• $\begingroup$ If you rewind to a point before the bubble reaches you will the bubble also be affected and recede? $\endgroup$
    – AndyD273
    Commented Apr 18, 2015 at 13:55
  • $\begingroup$ Unfortunately this still has the same problem as ArtOfCode's answer, which is that all empowered minds are affected by the rewind bubble. It also introduces an arbitrary speed (speed of sound where? Dry air at sea level? Local speed of sound?) and a lot of new problems, like what happens when two separate bubbles, rewinding different amounts of time and to different points in the past, intersect? If I can't fully understand the system I can't expect my readers to get it. $\endgroup$ Commented Apr 18, 2015 at 18:51

I think that your analogy of a git repository is quite handy for settling what would happen. Version control systems are designed for multiple users. The version of events that sticks depends on a last mover advantage.

Say we have two combatants, Tom and Ann. Let's consider their first meeting. Neither knows that the other is unstuck in time. Ann makes the first move, she attacks Tom as she would anyone. Tom zips back in time to anticipate Ann's attack. Ann notices Tom come unfocused just before she had planned to attack.She then knows that Tom possesses the ability to shift back, and can spring back herself far enough to be out of sight of Tom. From there she can adjust her strategy to take Tom out before he even knew there was about to be a fight.

Now, suppose that both combatants are already aware of each other. All other things equal, the fight turns into an exhausting game of nim. Whether the jumps are hard limited or limited by stamina, the outcome is the same. Both Ann and Tom would be running through cycles of attack-observe-rewind as quickly as possible, in an attempt to place their opponent in a position of no escape. Each would also be attempting to wind back farther than the other, to wipe out their gained knowledge. Eventually, either one combatant passes out from too many loops and lack of sleep, or they manage to land a knockout blow before the other can react. In the case of a faint, the winner would be fresh as a daisy, having basically done nothing to defeat their foe, and in the case of a perfect strike, the winner would be terribly mentally drained.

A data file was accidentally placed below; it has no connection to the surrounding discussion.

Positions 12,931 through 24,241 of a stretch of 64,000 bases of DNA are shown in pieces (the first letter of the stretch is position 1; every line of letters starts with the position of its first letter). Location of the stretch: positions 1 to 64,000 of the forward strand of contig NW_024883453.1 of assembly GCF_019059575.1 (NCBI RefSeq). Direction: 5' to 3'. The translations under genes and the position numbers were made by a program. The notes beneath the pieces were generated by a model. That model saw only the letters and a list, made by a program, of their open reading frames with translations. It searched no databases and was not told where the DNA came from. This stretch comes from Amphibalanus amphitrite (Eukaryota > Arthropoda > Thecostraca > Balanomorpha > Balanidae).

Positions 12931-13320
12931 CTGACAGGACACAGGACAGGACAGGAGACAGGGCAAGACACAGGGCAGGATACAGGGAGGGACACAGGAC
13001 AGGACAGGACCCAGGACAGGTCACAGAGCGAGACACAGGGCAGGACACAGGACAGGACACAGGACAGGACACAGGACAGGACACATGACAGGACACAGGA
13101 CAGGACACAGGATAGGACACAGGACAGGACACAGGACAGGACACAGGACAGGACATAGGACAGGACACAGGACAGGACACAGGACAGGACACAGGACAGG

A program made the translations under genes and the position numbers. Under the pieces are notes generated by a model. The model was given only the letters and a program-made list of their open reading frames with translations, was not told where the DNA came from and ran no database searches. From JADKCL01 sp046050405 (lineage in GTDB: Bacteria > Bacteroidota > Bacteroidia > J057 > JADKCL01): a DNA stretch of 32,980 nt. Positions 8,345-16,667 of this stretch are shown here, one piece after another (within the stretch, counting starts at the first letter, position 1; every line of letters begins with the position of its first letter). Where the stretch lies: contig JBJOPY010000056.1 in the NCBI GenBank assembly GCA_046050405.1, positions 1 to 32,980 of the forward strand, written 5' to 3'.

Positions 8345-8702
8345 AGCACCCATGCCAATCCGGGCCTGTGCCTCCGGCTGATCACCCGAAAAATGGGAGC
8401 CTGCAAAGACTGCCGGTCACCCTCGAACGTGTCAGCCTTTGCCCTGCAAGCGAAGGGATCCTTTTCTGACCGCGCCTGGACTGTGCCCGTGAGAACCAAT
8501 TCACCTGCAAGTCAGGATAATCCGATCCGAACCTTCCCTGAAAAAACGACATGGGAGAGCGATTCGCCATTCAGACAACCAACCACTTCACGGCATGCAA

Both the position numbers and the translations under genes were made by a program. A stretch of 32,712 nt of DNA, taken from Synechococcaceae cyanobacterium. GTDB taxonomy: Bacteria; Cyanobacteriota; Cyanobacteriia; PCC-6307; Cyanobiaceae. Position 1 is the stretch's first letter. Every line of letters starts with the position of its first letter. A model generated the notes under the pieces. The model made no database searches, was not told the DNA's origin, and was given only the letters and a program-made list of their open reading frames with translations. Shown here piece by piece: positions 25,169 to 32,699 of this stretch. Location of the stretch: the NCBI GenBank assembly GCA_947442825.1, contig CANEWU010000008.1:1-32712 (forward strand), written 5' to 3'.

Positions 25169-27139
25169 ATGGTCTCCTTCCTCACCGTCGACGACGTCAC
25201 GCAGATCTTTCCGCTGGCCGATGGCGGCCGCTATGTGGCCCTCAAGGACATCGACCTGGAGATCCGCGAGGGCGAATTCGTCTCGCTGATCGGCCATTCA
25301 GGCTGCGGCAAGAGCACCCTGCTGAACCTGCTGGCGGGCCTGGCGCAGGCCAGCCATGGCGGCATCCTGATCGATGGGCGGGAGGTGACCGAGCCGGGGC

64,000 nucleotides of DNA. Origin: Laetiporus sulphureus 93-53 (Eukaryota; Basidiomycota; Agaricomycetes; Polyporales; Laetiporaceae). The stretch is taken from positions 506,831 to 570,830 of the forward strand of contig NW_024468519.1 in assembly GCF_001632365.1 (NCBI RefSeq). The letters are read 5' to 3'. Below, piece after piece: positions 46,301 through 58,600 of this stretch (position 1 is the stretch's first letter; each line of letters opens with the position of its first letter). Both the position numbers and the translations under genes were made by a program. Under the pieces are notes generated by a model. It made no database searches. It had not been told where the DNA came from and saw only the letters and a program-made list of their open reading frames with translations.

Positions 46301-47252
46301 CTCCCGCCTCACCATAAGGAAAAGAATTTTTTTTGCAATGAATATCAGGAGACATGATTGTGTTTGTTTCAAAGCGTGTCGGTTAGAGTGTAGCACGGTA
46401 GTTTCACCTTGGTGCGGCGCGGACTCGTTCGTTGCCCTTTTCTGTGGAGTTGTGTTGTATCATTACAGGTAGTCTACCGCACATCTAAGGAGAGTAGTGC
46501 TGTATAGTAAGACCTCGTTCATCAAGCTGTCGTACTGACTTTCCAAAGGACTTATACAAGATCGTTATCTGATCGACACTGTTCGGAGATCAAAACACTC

This ties things together nicely, without the need for complicated energy waves or other distracting fluff, and it operates on a single, continuous timeline. The only rule needed is that no two travelers can shift back exactly simultaneously.

  • $\begingroup$ This doesn't quite answer how the mechanic actually works... but it is an excellent answer to the next question I was going to post ('hand-to-hand combat with time travel'). I'll let you know when that gets posted so you can copy this answer there! $\endgroup$ Commented Apr 20, 2015 at 12:59
  • 1
    $\begingroup$ Fair enough. The purpose of the answer was basically to say that the system of time travel given didn't need any augmentation to be interesting and balanced. $\endgroup$
    – Emmett R.
    Commented Apr 20, 2015 at 14:09

How about that:

When someone rewinds time, minds of all other time-benders are attempted to be copied into their past bodies too, but there is a choice of which version of mind to use.
By default human subconscious declines the copy attempt and keeps using the old mind. On any time rewind all time-benders just get some weird feeling - like deja vu, maybe. Some of them, probably, know that it means time rewind, and some don't even know that.
But if a future mind shows strong negative emotions, like it is in a danger - then the subconscious accepts the changes, so the time-bender is aware of the rewinded timeline.

It makes more sense if time-bending is evolutionary, people with this trait are very likely to avoid life-threatening situations, but they do not waste their mental resources on numerous rewinds of all others.

What it gives:
- Characters are able to tell when another is using the rewind power, but usually can just ignore it.
- If before the rewind they knew they are confronted - enemy's rewind lets them know exactly what would happen.
- They are likely to be unaware of each other's power; they can even be unaware of their own power. But if confronted, they not only get to know it, but they know it in advance.
- If you would need some stronger time-benders, you can give them more control of a process. Like, some meditation or medication, which allows to always accept a new mind (exhausting, but probably a good choice for a desperate villain), or even to make a conscious choice between the old and the new minds (but probably it should take some time).